The forecast today is for fog mixed with smoke, just like the last few days. I look out on gray and green.
I come across these words of Carly Fiorina last night and am digesting them.
“Change is a little bit like heaven. Everyone wants to go there, (but) nobody wants to die.”
I place it with this one by Voltaire.
"Doubt is an uncomfortable position, but certainty is an absurd one."
I'll see what pops up today from fog and smoke.
Ode magazine is on silence this month and ends with an explanation of John Cage's musical composition of four minutes and 33 seconds of silence. May we each have silence within and holding this day, bookends for what happens between.
I am trying to stay, as much as is possible, with my own rhythm today, to cultivate calm, even as I am swished in the more rapid pace of others, in some of these mixed-together moments.
Here is the lovely anchor of Thomas Merton.
It is well known that in the Orient, in China, India, Japan, and Indonesia, the religious and contemplative life has been fostered for centuries and has known a development of unparalleled richness. Asia has for centuries been a continent of great monastic communities. At the same time the solitary life has flourished, either in the shadow of the monasteries or in the wilderness of jungle, mountain, or desert. Hindu yoga, in its various forms, has become almost legendary of Eastern contemplation. Yoga makes use of a variety of disciplines and ascetic techniques for the "liberation" of man's spirit from the limitations imposed upon him by material, bodily existence. Everywhere in the East, whether in Hinduism or Buddhism, we find that deep, unutterable thirst for the rivers of Paradise. Whatever may be the philosophies and theologies behind these forms of contemplative existence, the striving is always the same: the quest for unity, a return to the inmost self united with the Absolute, a quest for Him Who is above all, and in all, and Who Alone is Alone.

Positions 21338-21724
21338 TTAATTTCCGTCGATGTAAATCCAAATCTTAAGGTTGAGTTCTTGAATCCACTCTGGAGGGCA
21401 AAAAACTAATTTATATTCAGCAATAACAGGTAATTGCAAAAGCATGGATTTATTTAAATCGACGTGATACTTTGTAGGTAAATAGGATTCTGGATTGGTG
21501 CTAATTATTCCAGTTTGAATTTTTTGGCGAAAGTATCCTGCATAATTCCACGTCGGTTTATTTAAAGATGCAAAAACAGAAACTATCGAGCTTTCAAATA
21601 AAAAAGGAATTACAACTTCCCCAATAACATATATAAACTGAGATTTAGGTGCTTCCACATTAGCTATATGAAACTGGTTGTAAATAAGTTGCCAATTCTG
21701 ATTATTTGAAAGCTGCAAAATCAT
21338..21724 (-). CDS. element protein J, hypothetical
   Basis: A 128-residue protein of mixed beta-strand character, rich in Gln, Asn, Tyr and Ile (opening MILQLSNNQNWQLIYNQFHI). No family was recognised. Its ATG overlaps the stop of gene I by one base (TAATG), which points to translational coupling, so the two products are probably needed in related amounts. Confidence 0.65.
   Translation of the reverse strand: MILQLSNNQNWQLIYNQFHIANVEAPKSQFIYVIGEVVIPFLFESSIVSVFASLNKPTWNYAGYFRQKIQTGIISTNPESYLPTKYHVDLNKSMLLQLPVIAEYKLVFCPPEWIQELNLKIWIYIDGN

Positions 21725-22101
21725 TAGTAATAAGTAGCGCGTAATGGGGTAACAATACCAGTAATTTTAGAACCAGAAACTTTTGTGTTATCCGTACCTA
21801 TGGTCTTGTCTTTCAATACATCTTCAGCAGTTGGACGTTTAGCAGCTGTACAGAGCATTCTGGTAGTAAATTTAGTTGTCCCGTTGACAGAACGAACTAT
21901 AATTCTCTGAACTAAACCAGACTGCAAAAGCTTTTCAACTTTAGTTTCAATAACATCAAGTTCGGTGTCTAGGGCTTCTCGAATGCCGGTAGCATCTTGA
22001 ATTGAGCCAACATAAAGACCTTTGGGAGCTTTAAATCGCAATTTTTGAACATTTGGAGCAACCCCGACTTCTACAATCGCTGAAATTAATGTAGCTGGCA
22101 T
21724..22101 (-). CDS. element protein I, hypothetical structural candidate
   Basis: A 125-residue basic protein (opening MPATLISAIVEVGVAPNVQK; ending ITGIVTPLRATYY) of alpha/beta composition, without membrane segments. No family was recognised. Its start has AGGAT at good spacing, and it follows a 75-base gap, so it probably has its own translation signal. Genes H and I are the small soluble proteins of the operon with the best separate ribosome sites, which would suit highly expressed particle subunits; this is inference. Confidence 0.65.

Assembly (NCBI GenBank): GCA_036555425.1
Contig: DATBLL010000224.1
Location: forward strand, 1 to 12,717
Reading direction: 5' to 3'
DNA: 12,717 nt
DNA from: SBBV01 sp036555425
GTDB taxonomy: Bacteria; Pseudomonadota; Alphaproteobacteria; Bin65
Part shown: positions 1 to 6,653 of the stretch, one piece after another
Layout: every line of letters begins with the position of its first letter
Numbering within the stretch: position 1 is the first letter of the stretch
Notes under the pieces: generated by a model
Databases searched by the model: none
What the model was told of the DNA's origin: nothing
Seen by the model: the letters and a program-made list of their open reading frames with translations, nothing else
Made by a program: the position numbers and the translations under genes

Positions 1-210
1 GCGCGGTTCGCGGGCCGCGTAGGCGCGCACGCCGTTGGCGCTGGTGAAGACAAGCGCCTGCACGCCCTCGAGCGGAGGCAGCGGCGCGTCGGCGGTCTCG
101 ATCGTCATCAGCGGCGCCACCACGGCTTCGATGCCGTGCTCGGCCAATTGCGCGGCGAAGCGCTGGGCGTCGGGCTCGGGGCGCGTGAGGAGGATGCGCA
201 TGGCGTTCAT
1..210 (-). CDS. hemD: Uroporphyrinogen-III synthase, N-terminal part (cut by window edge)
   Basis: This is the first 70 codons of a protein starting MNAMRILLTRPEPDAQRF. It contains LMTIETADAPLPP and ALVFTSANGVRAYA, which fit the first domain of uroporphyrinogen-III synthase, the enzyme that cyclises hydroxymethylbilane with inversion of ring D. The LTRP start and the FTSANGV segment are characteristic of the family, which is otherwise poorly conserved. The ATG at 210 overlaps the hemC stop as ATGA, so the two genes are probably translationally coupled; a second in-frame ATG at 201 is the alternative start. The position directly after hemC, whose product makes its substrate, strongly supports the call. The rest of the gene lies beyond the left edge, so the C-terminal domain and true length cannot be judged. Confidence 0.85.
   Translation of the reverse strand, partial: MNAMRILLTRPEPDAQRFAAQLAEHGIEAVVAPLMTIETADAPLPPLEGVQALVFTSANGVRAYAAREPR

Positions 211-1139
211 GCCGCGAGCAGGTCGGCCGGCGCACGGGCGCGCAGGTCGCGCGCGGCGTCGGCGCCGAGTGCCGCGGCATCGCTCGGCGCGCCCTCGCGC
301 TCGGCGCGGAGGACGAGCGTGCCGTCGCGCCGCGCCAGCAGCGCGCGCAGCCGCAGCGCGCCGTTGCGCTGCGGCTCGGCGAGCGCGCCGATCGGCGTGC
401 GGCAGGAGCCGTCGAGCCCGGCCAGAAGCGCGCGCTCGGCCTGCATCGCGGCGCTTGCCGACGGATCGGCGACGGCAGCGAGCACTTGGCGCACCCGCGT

Thomas Merton. The Inner Experience. Edited by William H. Shannon (San Francisco: HarperSanFrancisco, 2003): 29-30
The day has been full in a multitude of ways.
Karen gave me a roll of toilet paper. Actually I exclaimed and then she decided I was the one for whom it was meant. I can't wait to use it. Each sheet has a picture of Bush. One sheet says "We need an energy bill that encourages consumption." That was said on September, 23, 2002. At least he is honest about his policy, or lack thereof.
Another sheet says "They misunderestimated me." He said that on November 6, 2000. My computer is appalled, and the red line shoots out to underline misunderestimated. It is not a word, but what is that to Bush.
I open up the roll. The paper is very thin, which is what I would expect for what holds Bush words, a little thin and light on substance. Now, I see his famous words of July 3, 2003 on the Iraqi militant attacks. "Bring 'em on."
I don't know how those who've seen their children die for this man begin to hold themselves back. It must take unimaginable restraint, something Bush has not, and will not, show.